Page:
Uterine Prolapse

How do women get prolapsed uterus?
What are the contributing factors?
How prevalent is it in Nepal?
Who gets the problem most ?
what are the consequences of this problem?
what is life like for women who suffer from fallen womb?
How important is it to address this problem?
What are the remedies?
How can it be prevented? what are some of the pros and cons to surgical camps?

Uterine prolapse, a high morbidity condition, is defined as the falling of the womb, it occurs when the muscles of the pelvis can no longer support the normal positioning of the uterus. The uterus descends downwards in the pelvic cavity and eventually comes out of the vaginal orifice. In medical terms, the four stages of ‘prolapse’ are defined as: Stage I: descent above the level of introitus, Stage II: descent to the level of introitus, Stage III: descent below the introitus, Stage IV: total aversion of uterus or procedentia. In developed countries it is normally observed among women of menopausal age. NDHS, 2006, found up to seven percent of women of reproductive age group (15-49 years), with nearly three percent existing in adolescence and young age are suffering from uterine prolapse. In the study carried out by IoM and UNFPA, 600,000 women are suffering from different degrees of uterine prolapse, among them 200,000 women require immediate surgery.

WHO has reported global prevalence of uterine prolapse to be between 2 to 20 percent among women under the age of 45. It exists throughout Nepal both in reproductive and menopausal women. Sporadic studies show a high prevalence among women aged as low as 15. Below is the prevalence from major studies in Nepal:

The above studies have identified uterine prolapse as a consequence of unsafe motherhood practices and hard physical labor along with malnourishment particularly in pre-and-post-partum periods. Amplified by poverty, these risk factors are rooted in unequal gender relations. Uterine prolapse is reported to cause an array of psycho-social-economic problems leading to the breakdown of families. With such a high number of women suffering from uterine prolapse, it could be difficult to achieve international commitments such as Millennium Development Goals (MDG), Convention of Elimination of Discrimination against Women (CEDAW) and International Conference on Population and Development (ICPD).

Uterine prolapse is one of the consequences of unequal gender relationships and an expression of the subversion of women and the denial of their rights. Women are discriminated throughout their whole life cycle, from birth until death. Girls are often discriminated against and neglected from childhood in areas such as nutrition, health care and education. They are again disadvantaged during adolescence through early marriage, early pregnancy and early unplanned and frequent child bearing combined with a heavy workload. This often leads to pregnancy complications, malnutrition and reproductive morbidities. Women do not have access to medical facilities, even if they are available, since they have no part in decision making to receive health services. Gender-based violence is a major public health and human rights problem throughout the world. Violence against women has profound implications for health but is often ignored.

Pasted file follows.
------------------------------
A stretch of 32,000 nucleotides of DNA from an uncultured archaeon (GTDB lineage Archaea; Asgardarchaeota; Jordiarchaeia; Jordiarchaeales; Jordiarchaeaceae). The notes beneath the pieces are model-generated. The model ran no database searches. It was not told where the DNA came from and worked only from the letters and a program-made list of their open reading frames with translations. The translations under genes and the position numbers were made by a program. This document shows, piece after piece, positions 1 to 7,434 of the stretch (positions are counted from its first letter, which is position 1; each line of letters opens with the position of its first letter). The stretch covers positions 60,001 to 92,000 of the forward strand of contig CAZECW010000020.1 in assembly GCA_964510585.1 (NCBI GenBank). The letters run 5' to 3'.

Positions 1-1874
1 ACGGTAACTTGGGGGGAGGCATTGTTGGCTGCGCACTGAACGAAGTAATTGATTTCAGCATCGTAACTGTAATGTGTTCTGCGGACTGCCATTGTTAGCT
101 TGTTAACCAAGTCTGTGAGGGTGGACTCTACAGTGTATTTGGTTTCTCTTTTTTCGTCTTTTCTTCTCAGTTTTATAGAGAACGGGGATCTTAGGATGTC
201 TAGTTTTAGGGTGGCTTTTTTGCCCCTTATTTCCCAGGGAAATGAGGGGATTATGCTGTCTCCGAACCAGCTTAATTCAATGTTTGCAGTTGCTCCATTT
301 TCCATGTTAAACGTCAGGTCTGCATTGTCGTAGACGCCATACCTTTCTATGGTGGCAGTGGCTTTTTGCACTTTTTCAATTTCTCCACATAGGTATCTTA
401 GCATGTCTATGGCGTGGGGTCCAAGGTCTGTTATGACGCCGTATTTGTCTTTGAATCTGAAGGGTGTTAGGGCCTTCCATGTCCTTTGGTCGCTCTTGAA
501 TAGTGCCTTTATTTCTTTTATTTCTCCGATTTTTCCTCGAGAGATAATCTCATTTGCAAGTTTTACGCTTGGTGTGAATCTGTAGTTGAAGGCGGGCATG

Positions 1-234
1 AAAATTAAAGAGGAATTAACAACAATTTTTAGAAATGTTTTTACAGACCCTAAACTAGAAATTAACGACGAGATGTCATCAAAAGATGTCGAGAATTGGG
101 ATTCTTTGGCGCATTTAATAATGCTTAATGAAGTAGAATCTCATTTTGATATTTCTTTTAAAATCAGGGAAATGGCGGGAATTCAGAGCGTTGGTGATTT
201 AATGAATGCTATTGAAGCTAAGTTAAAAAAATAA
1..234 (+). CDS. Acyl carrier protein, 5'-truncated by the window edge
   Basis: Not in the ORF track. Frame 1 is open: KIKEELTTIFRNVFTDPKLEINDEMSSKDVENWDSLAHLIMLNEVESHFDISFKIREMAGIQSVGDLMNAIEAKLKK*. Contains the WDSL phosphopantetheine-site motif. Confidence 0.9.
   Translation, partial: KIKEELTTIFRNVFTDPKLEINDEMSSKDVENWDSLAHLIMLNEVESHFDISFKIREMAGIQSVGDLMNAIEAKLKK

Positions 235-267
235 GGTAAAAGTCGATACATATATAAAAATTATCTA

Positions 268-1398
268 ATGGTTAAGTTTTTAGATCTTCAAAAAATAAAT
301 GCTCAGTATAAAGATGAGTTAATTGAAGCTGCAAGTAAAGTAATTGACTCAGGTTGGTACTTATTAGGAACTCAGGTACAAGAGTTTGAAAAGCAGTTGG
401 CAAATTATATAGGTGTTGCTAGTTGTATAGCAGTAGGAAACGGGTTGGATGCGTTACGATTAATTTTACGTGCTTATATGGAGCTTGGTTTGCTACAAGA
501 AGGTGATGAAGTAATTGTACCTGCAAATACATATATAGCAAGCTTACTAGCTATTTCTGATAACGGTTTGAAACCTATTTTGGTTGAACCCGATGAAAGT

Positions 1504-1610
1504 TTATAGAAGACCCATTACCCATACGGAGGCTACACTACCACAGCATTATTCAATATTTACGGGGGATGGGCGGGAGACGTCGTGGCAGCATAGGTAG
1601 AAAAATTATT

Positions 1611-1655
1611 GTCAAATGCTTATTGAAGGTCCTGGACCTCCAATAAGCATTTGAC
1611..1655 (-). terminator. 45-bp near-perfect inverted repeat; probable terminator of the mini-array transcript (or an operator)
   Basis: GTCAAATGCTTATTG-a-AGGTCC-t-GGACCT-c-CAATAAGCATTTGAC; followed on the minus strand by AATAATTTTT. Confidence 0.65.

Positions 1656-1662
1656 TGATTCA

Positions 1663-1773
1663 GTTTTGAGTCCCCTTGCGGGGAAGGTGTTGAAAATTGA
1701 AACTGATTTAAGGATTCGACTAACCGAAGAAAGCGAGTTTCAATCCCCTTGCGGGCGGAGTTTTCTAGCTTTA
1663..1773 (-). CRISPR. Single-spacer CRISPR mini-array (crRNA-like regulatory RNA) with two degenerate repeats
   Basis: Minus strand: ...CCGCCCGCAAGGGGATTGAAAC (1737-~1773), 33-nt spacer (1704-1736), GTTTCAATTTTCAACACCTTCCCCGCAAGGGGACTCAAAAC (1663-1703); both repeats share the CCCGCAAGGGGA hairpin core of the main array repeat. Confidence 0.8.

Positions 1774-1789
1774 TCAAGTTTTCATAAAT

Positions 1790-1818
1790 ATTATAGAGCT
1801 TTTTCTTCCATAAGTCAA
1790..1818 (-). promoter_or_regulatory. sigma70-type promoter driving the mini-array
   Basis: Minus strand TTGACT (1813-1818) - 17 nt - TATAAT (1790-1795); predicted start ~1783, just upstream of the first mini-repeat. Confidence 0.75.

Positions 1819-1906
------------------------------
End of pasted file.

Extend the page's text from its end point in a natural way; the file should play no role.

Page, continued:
Occurrence of uterine prolapse can be prevented to a large extent by proper antenatal care, and care during child delivery and the post partum period. Proper pelvic floor exercise, good nutrition and avoiding heavy lifting in the post partum period are key factors for preventing the occurrence of uterine prolapse. Treatment for uterine prolapse beyond first degree is usually achieved through surgical intervention, either repair or hysterectomy. Ring pessary is used to treat women who are not fit for surgery and who do not wish to have surgical treatment in order to continue child bearing. In the present context of Nepal, women suffering from uterine prolapse are using ring pessary because of unavailability of surgical treatment at local health facilities or because they cannot afford such treatment.

On one hand, there is an urgency to respond to the plight of thousands of women who are already suffering from uterine prolapse, and on the other, there is an urgent need to work to prevent the problem. This demands a response to this urgency to address the problem from a multi-sectoral approach at different levels of government’s service delivery system to the people.

Table 1: Prevalence of Uterine Prolapse in Nepal

Location Prevalence% Type of Study Sample Size Year Source type
Kathmandu 9.6 Clinic Based 1,147 1996 Maternity Hospital*(in Bonetti, 2002)
Achham, Doti districts 20 Clinic Based 2,705 2002 GoN, GTZ & UNFPA(Bonetti, 2002)
10 hill and terai districts 9 Clinic Based 4,518 2005 SMNF-Nepal(Deuba & Rana, 2005)
8 High and mid hills and terai districts 10 Population Based 2,207 2006 IoM, UNFPA & WHO(IoM & UNFPA, 2006)
Country wide 7 Clinic and Population Based 14,696 2006 Nepal Demographic and Health Survey
Siraha, Saptari districts 37 Population Based 2,268 2007 WRRP-CAED(Pradhan, 2007)
Rautahat, Mahottari, Saptari districts 20 Clinic Based 7,750 2008 Kathmandu Model Hospital (Dangal, 2008)

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